Quantcast
Katrina Russell-Adams UNDERPIN - FAD Magazine

FAD Magazine

FAD Magazine covers contemporary art- News, Exhibitions, Interviews and cool art stuff reported on from London

Katrina Russell-Adams UNDERPIN

Katrina Russell-Adams is a South London based, self-taught artist known for her vividly abstract two and three-dimensional artworks which feature geometrical shapes and a refined colour palette. The artist suffered a traumatic brain injury from a bicycle accident in June, leaving her with cognitive impairment and fatigue. Not wanting to postpone her first London based solo show, Katrina had to considerably change the way in which she works. Katrina’s work takes on many forms and she enjoys working on her own as much as in collaboration. Due to her brain injury, her work has now become more studio based.

Katrina explores the relationships between shapes, composition, surface, and their graphical language. Inspired by a playful sculptural summer break with a trip to St Ives, Cornwall and the Hepworth Museum Wakefield Katrina has become more interested in form and abstraction in relation to the human body: how we perceive and engage with sculptural installations; how two forms presented side by side explore the shapes they create in the landscape, adapted by its colour and texture.

Her bold playful work in both two and three-dimensions has comprised of prints, ceramics, textiles, public and private commissions of murals and kinetic sculptures. Katrina starts all her projects two-dimensionally; playing in the studio screen printing, which she sees as a three-dimensional thought process. The shapes that Katrina uses in her work for UNDERPIN are all derived from an architectural drawing template that hangs on her studio wall. She became interested in these shapes templates after working on a relief mural for BAT Studios In Walthamstow.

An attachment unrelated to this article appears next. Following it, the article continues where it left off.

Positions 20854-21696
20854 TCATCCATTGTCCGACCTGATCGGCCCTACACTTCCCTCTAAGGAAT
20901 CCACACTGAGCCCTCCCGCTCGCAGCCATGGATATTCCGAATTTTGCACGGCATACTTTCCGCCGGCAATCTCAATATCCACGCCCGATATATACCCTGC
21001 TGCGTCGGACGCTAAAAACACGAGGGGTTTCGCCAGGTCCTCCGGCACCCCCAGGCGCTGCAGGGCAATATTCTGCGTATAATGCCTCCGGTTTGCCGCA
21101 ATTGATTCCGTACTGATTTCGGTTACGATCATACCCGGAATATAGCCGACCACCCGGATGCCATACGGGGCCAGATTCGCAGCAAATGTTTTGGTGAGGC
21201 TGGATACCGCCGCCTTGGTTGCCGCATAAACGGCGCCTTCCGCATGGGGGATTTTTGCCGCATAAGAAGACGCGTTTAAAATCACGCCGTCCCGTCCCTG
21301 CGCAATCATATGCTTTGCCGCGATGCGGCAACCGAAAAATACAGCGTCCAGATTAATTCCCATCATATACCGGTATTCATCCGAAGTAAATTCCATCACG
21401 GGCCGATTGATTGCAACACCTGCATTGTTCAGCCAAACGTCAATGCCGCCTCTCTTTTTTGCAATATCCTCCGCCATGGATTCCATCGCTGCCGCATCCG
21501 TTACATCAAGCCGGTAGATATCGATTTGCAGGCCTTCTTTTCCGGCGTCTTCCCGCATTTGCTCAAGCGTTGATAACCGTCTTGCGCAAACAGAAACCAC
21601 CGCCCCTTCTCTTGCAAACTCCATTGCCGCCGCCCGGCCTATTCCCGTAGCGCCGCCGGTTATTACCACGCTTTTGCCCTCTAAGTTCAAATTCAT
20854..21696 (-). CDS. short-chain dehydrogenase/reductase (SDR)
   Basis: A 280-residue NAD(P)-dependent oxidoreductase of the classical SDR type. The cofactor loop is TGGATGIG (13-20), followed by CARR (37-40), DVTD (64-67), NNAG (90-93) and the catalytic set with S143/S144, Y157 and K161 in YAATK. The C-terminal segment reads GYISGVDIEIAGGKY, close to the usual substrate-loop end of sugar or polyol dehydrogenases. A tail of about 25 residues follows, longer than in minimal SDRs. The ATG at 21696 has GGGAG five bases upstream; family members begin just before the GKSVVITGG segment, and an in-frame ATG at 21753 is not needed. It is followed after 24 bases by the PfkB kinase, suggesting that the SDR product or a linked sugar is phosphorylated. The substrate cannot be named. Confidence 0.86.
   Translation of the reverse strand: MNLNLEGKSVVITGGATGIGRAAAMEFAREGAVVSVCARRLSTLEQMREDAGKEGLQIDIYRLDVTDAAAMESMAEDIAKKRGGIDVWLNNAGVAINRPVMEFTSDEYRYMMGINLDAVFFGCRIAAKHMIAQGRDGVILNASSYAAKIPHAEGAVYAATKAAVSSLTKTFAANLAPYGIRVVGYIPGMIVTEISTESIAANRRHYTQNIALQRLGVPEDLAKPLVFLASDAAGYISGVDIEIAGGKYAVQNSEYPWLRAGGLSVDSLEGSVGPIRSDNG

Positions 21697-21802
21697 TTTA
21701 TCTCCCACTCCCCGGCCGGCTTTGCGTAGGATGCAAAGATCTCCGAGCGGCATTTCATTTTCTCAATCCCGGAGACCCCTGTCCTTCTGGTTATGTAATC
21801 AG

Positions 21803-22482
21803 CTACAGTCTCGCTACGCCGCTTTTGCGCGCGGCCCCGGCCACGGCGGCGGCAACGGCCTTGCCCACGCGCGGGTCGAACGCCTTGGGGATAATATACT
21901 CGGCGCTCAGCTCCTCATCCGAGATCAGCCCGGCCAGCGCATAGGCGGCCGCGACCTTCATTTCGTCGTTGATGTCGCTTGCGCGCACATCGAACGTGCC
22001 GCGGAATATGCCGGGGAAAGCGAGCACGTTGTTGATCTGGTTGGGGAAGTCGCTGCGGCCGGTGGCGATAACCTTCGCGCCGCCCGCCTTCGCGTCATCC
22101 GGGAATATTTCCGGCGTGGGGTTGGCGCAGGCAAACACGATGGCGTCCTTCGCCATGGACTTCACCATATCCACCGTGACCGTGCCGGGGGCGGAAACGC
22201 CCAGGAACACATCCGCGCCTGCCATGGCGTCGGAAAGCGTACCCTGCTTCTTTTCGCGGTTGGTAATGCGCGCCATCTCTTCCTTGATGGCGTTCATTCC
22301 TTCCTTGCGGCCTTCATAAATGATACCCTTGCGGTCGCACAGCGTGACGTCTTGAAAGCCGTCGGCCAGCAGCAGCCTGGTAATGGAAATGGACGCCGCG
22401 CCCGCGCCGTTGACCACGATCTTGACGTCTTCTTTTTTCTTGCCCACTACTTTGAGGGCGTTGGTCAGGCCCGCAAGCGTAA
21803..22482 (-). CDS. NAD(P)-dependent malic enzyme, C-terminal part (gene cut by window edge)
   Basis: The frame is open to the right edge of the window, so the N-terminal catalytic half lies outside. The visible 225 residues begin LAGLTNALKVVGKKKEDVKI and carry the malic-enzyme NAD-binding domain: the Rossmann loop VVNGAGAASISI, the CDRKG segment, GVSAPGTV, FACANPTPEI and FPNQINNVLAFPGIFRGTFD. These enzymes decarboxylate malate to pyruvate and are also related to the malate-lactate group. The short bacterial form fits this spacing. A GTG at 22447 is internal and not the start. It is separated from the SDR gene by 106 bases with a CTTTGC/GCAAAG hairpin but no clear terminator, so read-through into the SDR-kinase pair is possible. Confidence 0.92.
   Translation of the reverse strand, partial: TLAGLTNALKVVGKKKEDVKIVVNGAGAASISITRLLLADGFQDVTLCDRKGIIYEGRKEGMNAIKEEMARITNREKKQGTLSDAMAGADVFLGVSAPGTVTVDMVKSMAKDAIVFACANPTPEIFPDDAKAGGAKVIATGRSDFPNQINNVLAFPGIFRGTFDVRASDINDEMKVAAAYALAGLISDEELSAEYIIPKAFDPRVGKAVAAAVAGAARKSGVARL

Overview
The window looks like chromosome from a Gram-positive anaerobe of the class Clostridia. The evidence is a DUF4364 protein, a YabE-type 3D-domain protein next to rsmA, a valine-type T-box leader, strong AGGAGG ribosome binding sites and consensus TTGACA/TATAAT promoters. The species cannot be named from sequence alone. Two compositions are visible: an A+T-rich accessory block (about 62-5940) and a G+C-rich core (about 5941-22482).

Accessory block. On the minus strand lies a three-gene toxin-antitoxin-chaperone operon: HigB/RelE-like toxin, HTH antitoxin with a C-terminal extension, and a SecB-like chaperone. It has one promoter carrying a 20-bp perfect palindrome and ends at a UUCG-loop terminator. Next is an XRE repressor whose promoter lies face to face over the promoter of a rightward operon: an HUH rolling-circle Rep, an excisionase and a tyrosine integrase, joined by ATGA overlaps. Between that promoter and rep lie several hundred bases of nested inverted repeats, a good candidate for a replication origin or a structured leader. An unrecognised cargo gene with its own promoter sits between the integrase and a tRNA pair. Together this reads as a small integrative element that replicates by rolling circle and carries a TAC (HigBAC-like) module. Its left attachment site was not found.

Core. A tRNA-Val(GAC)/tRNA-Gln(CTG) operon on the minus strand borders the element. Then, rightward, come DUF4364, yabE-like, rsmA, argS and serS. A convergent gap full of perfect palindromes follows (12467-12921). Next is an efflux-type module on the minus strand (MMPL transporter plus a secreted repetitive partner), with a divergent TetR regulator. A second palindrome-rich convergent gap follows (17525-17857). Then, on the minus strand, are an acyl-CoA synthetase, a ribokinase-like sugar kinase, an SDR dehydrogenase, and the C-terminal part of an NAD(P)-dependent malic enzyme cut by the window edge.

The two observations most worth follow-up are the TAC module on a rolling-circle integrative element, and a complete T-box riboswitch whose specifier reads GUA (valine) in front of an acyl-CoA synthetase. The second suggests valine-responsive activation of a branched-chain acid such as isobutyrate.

During her practice, she has broken down and utilised this architectural vocabulary creating her own striking visual language. The shapes she uses depict the language of architecture and geometry, a continual dialogue between organic and formal shapes where she has played with scale, colour, and composition. As she builds up her screen prints the initial shapes are overlaid, the translucency of each layer creates more shapes while negative spaces between them give way to new and interesting forms.

Over the last 18 months, Katrina has become interested in making her prints come to life as forms of play sculpture. Inspired by play architecture such as Jeppe Hein’s Modified Social Benches on London South Bank in 2016, where his interactive works playfully remind viewers of their vital part of activating art’s potential, and the 2015 RIBA exhibition “The Brutalist Playground.” This last show explored the abstract concrete playgrounds that were designed as part of post-war housing estates. These playgrounds were often geometric and climbable abstract forms/sculptures integrating play into the fabric of the city.